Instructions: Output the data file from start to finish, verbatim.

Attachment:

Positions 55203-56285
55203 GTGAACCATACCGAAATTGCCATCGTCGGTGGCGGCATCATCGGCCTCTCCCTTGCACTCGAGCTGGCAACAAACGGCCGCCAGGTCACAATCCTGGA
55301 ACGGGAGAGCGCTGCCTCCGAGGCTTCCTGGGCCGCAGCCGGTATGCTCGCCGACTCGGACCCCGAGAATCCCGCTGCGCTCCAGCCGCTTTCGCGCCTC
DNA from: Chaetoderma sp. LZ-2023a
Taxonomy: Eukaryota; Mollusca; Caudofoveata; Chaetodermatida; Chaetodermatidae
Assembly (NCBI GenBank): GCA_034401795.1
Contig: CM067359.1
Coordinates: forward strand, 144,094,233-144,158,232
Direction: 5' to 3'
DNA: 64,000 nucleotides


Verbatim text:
Positions 55203-56285
55203 GTGAACCATACCGAAATTGCCATCGTCGGTGGCGGCATCATCGGCCTCTCCCTTGCACTCGAGCTGGCAACAAACGGCCGCCAGGTCACAATCCTGGA
55301 ACGGGAGAGCGCTGCCTCCGAGGCTTCCTGGGCCGCAGCCGGTATGCTCGCCGACTCGGACCCCGAGAATCCCGCTGCGCTCCAGCCGCTTTCGCGCCTC
DNA from: Chaetoderma sp. LZ-2023a
Taxonomy: Eukaryota; Mollusca; Caudofoveata; Chaetodermatida; Chaetodermatidae
Assembly (NCBI GenBank): GCA_034401795.1
Contig: CM067359.1
Coordinates: forward strand, 144,094,233-144,158,232
Direction: 5' to 3'
DNA: 64,000 nucleotides